As soon as Thanksgiving begins to peek around the corner at the beginning of November, students begin dreaming of their long awaited winter holiday. Two to three weeks away from school to play with toys, watch television and hang out with friends sounds like a dream after the months of slaving away in a classroom. Once December arrives, it can be almost impossible to keep students grounded in school work. One way to do this is to explore the winter holidays from an academic and cultural point of view. This is especially useful in helping to take the mystery out of holidays or holiday traditions of some of the ESOL (English Speakers of Other Languages) students in the school.
Use any large bulletin boards in the office, hallways, or library to depict the history of some of the more well-known December holidays such as Christmas, Hanukkah, and Kwanza. If there is space, separate the three holidays on one board, or put each holiday on its own. Show students that even countries that all celebrate Christmas do so differently. Make on bulletin board that shows Christmas traditions around the world. La Befana in Italy, Father Christmas in England, and Joulupukki in Finland are all believed to deliver gifts to children much like Santa in the United States.
Have a winter carnival for the students or for the entire neighborhood. Assign each classroom a different country to research. Have them make food, create a classroom bulletin board, hang decorations, and play music that reflects the traditions of that country. Be sure to give children from another country their country if possible to help bring authenticity to the project. Plan a day where children are able to go from one country to another to explore the traditions. In elementary schools perhaps have the highest grade level complete the project and let the younger classes visit.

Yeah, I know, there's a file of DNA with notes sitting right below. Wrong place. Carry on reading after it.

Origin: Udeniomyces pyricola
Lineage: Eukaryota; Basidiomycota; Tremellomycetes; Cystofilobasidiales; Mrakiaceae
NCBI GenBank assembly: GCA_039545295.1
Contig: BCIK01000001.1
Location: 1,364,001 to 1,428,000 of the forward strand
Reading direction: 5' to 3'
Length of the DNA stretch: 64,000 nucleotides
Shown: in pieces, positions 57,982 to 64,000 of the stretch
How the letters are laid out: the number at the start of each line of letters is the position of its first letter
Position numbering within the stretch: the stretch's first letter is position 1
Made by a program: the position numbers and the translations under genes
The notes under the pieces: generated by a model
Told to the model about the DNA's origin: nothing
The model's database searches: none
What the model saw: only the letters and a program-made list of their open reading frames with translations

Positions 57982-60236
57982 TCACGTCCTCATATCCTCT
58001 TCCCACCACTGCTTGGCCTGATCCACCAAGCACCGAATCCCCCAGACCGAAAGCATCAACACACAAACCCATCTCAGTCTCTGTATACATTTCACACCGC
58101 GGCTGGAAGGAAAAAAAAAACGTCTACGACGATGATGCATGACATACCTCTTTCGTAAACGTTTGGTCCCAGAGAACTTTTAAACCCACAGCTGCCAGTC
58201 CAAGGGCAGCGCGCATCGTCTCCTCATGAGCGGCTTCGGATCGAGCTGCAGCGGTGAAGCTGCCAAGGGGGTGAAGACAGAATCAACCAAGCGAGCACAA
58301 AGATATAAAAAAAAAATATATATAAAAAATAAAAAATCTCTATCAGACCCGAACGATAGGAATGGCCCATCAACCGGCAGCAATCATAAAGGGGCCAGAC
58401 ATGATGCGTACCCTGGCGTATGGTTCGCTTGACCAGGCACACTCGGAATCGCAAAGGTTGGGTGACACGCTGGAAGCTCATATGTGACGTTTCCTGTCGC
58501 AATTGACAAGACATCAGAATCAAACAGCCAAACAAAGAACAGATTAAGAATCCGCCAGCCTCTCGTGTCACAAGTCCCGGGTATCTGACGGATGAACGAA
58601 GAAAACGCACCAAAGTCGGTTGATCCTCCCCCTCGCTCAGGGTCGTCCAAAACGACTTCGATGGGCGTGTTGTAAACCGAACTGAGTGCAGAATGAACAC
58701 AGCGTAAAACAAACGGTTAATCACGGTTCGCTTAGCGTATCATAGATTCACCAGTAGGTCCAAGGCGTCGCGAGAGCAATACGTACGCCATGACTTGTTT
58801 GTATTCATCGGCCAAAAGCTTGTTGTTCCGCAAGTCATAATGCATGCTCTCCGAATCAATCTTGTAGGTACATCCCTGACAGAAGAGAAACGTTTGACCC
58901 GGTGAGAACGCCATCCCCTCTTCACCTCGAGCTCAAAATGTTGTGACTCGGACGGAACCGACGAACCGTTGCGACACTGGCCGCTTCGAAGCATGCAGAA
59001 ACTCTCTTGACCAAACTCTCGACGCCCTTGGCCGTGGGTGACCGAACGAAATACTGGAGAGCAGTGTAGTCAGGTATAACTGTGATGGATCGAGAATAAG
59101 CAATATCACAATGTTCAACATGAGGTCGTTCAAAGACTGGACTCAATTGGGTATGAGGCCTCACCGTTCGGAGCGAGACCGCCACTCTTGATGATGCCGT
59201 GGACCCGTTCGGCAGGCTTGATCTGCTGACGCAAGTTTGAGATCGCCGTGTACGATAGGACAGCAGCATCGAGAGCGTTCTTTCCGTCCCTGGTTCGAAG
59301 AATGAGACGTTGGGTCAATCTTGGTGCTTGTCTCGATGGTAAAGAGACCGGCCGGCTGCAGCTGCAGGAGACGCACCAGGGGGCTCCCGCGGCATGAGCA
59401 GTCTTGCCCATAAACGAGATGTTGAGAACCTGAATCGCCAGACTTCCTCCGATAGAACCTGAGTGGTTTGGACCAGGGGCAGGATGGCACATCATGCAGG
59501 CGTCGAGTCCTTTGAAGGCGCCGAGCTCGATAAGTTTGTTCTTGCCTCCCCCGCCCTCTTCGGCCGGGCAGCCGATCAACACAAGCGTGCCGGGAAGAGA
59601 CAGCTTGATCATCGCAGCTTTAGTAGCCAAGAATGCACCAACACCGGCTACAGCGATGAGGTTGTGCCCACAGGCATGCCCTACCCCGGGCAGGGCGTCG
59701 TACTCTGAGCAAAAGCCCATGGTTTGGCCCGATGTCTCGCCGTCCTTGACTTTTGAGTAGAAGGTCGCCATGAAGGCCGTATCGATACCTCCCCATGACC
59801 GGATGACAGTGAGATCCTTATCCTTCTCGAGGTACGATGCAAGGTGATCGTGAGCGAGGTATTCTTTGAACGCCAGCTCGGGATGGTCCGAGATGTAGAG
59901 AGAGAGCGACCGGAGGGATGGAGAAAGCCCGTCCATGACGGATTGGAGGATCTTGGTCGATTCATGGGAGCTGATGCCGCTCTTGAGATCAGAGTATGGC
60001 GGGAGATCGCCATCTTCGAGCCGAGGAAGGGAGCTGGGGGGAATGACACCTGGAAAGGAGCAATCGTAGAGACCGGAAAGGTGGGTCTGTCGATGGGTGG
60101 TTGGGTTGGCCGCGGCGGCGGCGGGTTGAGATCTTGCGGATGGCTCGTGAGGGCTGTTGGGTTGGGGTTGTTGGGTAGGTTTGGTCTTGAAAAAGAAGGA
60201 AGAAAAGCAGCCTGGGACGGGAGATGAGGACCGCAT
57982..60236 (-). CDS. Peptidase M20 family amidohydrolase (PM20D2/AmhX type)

While there are many important winter holidays most children in America think only of the holiday they celebrate at home. Even if all of the children in the school celebrate Christmas, this is still an exciting opportunity to open them up to cultural exploration by showing them that the same holiday is embraced and celebrated around the world in a variety of ways. Showing children a friendly and somewhat familiar celebration allows them to learn more about other cultures, and possible other students in their school.
How have you brought multiculturalism into your school? Do you utilize the opportunity that winter break offers, or have you found the children to be too distracted at this time of year?